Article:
Ninjōbon

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The ninjōbon (人情本) is a pre-modern Japanese literary genre. Novels focused on young love and were generally aimed to attract female readers. It is a subgenre of gesaku and follows upon the earlier sharebon and kokkeibon genres.

Developments[edit]

The ninjōbon genre begins around 1819 with Akegarasu Nochi no Masayume (明烏後正夢) by Ryūtei Rijō and Seidan Mine Hatsuhana (清談峰初花) by Jippensha Ikku as early examples of the genre.

The genre reached its peak in the 1830s. Much of this was due to works of Tamenaga Shunsui beginning with Shunshoku Umegoyomi (春色梅児誉美) in 1832. This was followed by a number of books in the Umegoyomi series.

However, the popularity of the genre came to abrupt end in 1842 with the introduction of the Tenpō reforms. Led by Mizuno Tadakuni, Tamenaga was manacled for 50 days, ninjōbon were confiscated and burned, and fewer books in the genre were published. The restrictions are lessened after Mizuno retires.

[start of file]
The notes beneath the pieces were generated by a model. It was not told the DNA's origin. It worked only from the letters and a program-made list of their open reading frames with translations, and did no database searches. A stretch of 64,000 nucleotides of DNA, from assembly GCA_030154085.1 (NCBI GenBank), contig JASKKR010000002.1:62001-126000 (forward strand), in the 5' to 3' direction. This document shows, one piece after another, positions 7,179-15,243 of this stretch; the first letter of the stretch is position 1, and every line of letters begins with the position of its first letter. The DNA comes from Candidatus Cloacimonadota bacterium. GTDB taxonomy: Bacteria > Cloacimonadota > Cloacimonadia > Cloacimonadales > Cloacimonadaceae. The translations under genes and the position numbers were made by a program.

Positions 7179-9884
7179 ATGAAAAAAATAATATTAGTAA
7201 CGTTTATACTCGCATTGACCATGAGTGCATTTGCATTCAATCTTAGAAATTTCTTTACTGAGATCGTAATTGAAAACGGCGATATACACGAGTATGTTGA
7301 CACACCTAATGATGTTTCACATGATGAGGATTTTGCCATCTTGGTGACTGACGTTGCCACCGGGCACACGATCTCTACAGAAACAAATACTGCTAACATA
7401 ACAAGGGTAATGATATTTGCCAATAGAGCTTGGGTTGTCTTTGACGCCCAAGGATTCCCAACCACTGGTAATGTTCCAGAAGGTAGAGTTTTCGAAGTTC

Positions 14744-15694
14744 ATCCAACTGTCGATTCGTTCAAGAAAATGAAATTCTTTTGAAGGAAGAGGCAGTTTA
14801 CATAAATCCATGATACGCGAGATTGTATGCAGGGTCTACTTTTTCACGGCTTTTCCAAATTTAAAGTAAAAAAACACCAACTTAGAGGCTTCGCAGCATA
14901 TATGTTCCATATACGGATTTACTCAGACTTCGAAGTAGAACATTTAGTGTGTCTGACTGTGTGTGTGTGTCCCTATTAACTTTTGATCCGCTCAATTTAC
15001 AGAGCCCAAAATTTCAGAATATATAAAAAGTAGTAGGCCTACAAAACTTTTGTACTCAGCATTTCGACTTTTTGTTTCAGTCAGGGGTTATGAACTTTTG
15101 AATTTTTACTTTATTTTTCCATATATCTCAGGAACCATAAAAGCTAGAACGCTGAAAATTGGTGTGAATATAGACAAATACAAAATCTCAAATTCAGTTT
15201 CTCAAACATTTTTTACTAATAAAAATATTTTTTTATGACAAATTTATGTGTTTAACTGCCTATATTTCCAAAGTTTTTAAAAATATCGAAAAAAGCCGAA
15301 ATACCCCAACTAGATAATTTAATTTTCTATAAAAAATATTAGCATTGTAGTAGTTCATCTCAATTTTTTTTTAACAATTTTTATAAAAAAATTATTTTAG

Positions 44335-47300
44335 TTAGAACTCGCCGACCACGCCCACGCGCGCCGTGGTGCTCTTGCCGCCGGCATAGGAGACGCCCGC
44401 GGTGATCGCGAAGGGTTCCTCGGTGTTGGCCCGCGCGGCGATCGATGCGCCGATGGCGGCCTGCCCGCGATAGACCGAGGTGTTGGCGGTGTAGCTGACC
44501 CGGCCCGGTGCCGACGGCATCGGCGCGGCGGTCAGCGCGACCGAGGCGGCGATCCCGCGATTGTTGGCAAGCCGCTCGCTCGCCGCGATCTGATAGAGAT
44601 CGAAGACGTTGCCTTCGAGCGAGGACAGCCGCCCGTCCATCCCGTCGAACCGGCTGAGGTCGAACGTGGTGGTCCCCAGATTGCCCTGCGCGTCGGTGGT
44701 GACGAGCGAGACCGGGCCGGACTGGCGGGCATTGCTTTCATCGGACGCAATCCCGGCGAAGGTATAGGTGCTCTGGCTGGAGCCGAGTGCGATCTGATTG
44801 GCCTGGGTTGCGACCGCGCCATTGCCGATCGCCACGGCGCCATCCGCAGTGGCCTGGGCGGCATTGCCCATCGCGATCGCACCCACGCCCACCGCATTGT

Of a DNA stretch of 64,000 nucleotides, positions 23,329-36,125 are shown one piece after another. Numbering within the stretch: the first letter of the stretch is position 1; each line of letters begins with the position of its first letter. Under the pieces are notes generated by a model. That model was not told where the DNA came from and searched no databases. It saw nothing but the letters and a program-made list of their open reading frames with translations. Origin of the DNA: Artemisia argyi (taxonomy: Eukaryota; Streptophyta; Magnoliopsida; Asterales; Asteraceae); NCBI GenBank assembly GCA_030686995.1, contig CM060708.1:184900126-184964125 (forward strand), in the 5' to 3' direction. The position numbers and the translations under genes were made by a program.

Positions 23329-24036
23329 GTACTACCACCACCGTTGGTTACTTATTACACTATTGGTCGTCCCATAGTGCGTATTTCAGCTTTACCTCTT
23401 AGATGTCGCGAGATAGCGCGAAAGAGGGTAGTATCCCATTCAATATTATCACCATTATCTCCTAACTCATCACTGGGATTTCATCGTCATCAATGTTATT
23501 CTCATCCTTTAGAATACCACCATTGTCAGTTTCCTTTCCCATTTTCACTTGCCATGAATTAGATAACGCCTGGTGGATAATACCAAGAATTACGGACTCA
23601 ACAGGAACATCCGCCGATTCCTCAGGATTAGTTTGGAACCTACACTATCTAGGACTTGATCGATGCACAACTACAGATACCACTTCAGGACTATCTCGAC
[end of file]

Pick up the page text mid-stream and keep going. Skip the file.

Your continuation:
Ninjōbon continued to be published until the early Meiji period.

Major works[edit]

  • Akegarasu Nochi no Masayume (明烏後の正夢, After the Morning Crow, a True Dream) (1819), Ryūtei Rijō
  • Seidan Mine Hatsuhana (清談峰初花) (1819), Jippensha Ikku
  • Onna Imagawa (婦女今川) (1826), Tamenaga Shunsui
  • Kanamajiri Musume Setsuyō (仮名文章娘節用) (1831), Kyokusanjin
  • Shunshoku Umegoyomi (春色梅児誉美, Colors of Spring: The Plum Calendar) (1832–1833), Tamenaga Shunsui
  • Shunshoku Umemibune (春色梅美婦禰) (1841–1842)
  • Temariuta Sannin Musume (毬唄三人娘) (1862–1865), Shōtei Kinsui
  • Shunshoku Edomurasaki (春色江戸紫) (1864), Sansantei Arindo

References[edit]

  • Keene, Donald (1976). World Within Walls: Japanese Literature of the Pre-Modern Era 1600-1867. New York: Grove Press. ISBN 0-394-17074-1.
  • Kubota, Jun (2007). Iwanami Nihon Koten Bungaku Jiten (in Japanese). Iwanami Shoten. ISBN 978-4-00-080310-6.
  • Nihon Koten Bungaku Daijiten: Kan'yakuban. Tokyo: Iwanami Shoten. 1986. ISBN 4-00-080067-1.